11. Uranus and Neptune

    • Uranus and Neptune were unknown to ancient astronomers, and were not discovered until after the invention of the telescope.

    • Uranus is just barely visible to the unaided eye, and Neptune requires a telescope to be seen.

    • The blue-green, turquoise color of Uranus and the blue, indigo color of Neptune come from methane in their clouds.

    • Uranus and Neptune have a similar size, mass, and bulk composition and they are both much smaller, less massive, and denser than the other two giant planets, Jupiter and Saturn.

    • In contrast to all the other planets in the solar system, Uranus is tipped sideways so its rotation axis lies nearly within the planetís orbital plane, leading to extreme seasonal variations in solar heating of the planetís polar regions.

    • Although Uranus apparently has no strong internal source of heat, Neptune radiates 2.7 times the energy it absorbs from the Sun. The source of Neptuneís excess energy is most likely heat leftover from the planetís formation.

    • The cloud bands and winds on Uranus blow parallel to the planetís equator, apparently controlled by the planetís rapid spin rather than by direct heating from the Sun.

    • Despite receiving a relatively small amount of sunlight, compared to the other major planets, Neptuneís atmosphere is surprisingly active and dynamic, with large storm systems and high-speed winds that may be driven by internal heat.

    • As the southern hemisphere of Neptune turned slowly toward the Sunís faint heat, the temperature of the planetís south polar region increased by just 10 kelvin and methane storm clouds became more frequent in the southern hemisphere.

    • Unlike Jupiter and Saturn, there is no liquid metallic hydrogen inside Uranus and Neptune, but they both contain deep atmospheres of molecular hydrogen.

    • The internal structure of Uranus and Neptune includes vast internal oceans of water, methane and ammonia ďicesĒ, melted at the high temperatures inside.

    • The magnetic fields of Uranus and Neptune are askew, tilted from their rotation axes; rotation-driven currents in internal shells of ionized water could generate these magnetic fields.

    • The austere, skeletal rings of Uranus are very narrow and widely spaced from each other, and made of very dark material.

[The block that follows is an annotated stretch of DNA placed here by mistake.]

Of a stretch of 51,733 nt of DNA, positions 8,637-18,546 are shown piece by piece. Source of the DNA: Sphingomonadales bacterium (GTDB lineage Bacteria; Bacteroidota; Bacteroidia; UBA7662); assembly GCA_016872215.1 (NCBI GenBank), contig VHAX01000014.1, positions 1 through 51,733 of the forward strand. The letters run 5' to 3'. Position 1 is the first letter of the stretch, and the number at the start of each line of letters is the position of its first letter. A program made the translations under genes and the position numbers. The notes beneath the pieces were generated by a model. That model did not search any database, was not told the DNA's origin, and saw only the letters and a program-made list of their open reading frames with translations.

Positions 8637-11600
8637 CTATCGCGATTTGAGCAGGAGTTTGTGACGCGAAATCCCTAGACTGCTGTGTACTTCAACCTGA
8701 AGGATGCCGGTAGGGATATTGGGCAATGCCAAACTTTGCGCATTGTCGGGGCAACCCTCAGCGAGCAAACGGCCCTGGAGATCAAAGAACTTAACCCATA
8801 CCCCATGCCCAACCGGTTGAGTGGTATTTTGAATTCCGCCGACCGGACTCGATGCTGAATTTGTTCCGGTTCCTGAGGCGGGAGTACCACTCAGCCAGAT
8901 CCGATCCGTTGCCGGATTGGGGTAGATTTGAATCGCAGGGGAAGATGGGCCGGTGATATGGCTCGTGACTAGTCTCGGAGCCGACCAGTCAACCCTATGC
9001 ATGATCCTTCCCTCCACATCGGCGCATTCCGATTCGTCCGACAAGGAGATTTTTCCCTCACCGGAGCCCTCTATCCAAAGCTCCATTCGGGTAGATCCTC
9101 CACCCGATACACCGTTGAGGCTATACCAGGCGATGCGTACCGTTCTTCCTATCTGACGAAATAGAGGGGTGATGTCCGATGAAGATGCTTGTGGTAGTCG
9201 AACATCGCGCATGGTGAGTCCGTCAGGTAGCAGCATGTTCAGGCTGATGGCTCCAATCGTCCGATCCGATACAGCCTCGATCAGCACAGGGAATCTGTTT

• Shepherd satellites are most likely responsible for the narrowness of the rings of Uranus and Neptune.

    • The rings around Uranus are not quite circular, do not lie exactly in Uranusís equatorial plane, and vary in width; these irregularities are attributed to the gravitational interaction of ring particles with small nearby moons.

    • The material in one narrow ring around Neptune has been concentrated into three clumps, probably by the gravity of a nearby moon or moons.

    • The sparse rings around Neptune contain no more material than that found in a single small moon only a kilometer across.

    • Most of Neptuneís rings that we see now will probably be ground into dust by collisions and meteoritic bombardment in a few hundred million years, eventually being consumed by their central planet and vanishing from sight. But the rings can easily be replaced by debris blasted off small moons already embedded in them.

    • The five major moons of Uranus are dark and dense, made up predominantly of rock and water ice.

    • Miranda, the innermost mid-sized satellite of Uranus, exhibits a bizarre variety of surface features that suggest repeated violent impacts in the past. It may have been shattered by catastrophic collisions and reassembled, or it became frozen in an embryonic stage of differentiation.

    • Uranusís large moons all revolve in the planetís equatorial plane, almost perpendicular to the planetís orbital plane, in circular synchronous satellite orbits with the same side always facing Uranus.

    • Neptuneís largest satellite, Triton, revolves about the planet in a direction opposite to that in which Neptune rotates.

    • Triton has a very tenuous, nitrogen-rich atmosphere, bright polar caps of nitrogen and methane ice, frozen lakes of water flooded by past volcanoes of water ice, and towering geysers that may now be erupting on its surface.

    • Triton may have formed in orbit around the Sun and was subsequently captured by Neptune, whose tidal forces kept Triton molten for much of its early history. These tides are now pulling the satellite toward a future collision with the planet.

Copyright 2010, Professor Kenneth R. Lang, Tufts University